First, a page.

Isaac and I are back from our first European tour with loads of stories to tell, but before the personal stuff, I’d like to comment on the global.
It was quite a relief (to me, at least — I think Isaac suffered from withdrawal) to be away from the incessant media coverage of the election in the states. Our European hosts said their media was dominated by American election coverage, but it was muted to us, especially since we were away from television for most of the trip. (I think the only TV we saw was in airports.) Now that we’re home, and after watching the news, we have to share our European experience.
Everywhere we went, three different countries, we had the most interesting election conversations with complete strangers on buses and trains, in airports, restaurants and museums, and just crossing the street by the simple expediency of wearing Obama buttons. (What the heck, if you’re going to look like a rubber-necking American tourist anyway, you might as well wear a badge proclaiming your country of origin.) Universally, the response was friendly and positive. (Of course, it’s possible that the disapproving Europeans were too polite to comment. We did get the occasional sidewise look, but there’s no way to know if it was because of Obama, or just because we were American.)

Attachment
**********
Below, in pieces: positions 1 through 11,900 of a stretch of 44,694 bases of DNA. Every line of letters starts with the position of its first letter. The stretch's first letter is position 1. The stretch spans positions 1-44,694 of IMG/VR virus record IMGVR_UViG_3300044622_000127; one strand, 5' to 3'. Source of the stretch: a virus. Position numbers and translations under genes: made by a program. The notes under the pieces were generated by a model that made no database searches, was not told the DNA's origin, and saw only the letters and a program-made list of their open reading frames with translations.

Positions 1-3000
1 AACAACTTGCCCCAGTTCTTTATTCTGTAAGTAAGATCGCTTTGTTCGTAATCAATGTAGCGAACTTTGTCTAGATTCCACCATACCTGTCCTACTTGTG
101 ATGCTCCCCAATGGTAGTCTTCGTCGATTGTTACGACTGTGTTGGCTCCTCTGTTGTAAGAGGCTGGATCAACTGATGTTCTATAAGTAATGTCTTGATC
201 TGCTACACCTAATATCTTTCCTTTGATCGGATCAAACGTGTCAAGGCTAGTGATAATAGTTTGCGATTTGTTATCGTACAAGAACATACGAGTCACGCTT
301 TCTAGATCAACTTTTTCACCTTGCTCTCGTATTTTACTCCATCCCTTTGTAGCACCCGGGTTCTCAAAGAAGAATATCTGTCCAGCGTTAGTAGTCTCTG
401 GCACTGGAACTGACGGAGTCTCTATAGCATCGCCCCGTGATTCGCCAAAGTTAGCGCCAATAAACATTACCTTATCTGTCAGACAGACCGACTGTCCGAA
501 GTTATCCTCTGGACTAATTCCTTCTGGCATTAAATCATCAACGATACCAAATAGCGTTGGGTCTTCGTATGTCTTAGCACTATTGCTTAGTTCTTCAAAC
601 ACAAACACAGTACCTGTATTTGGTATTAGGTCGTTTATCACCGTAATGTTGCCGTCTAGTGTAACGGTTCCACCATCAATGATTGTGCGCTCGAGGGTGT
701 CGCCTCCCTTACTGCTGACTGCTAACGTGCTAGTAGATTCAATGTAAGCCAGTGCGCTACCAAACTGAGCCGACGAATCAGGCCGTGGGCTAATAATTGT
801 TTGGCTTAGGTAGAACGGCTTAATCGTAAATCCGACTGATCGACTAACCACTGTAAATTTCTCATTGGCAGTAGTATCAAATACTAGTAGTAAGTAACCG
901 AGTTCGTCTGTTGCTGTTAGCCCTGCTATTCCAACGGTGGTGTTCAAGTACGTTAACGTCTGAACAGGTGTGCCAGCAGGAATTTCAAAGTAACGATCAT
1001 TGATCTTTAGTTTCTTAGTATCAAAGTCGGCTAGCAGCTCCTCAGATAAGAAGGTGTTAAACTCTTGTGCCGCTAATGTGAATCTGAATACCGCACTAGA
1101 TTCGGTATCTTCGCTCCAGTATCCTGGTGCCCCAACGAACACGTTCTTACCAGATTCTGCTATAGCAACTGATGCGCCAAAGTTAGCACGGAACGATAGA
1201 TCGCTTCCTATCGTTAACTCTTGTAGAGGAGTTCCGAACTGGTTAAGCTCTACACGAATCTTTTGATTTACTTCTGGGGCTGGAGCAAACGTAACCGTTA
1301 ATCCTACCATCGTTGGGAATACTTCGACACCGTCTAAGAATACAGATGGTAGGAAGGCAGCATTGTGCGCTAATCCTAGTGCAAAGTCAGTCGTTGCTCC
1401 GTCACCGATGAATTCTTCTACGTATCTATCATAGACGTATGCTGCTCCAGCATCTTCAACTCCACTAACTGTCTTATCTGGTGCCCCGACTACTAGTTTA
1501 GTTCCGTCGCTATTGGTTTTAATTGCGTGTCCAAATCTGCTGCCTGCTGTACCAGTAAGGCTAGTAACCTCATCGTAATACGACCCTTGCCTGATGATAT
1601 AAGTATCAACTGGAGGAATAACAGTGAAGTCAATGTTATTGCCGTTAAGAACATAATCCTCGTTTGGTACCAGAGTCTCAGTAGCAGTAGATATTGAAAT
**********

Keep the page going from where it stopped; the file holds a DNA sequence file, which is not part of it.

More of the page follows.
Most striking was the reaction of security guards. As you can imagine, in the course of international travel, you encounter a lot of security guards. Every single one, whether in an airport, or a transit station, or a public building spoke positively about Obama. They hate Bush. They dismissed McCain (and mocked Palin). It was Obama the anti-terrorist security forces want in office. One subway security guard told us he was Iraqi. “Bush must go. Obama.” Two guards in two different countries polished the button — “Obama!” Finally, as we left the Netherlands, I left my Obama button with an airport security guard who begged to have it — “We can’t get them here.”
Sarah Palin is on the TV speaking as I write. She calls Obama a socialist, as if she is not governor of the most socialist, share-the-wealth state in America (her words, not mine, conveniently forgotten now). A few minutes earlier, McCain was speaking live with his “bad guys will test Obama” rhetoric, as if every president is not tested. I remember the disdain of those who are really on the front lines fighting for the security of everyday people in everyday situations.
Who is really going to make us more secure in this anxious world? Who will better help us restore our reputation in the rest of the world? Who is getting our votes?
Obama. You betcha.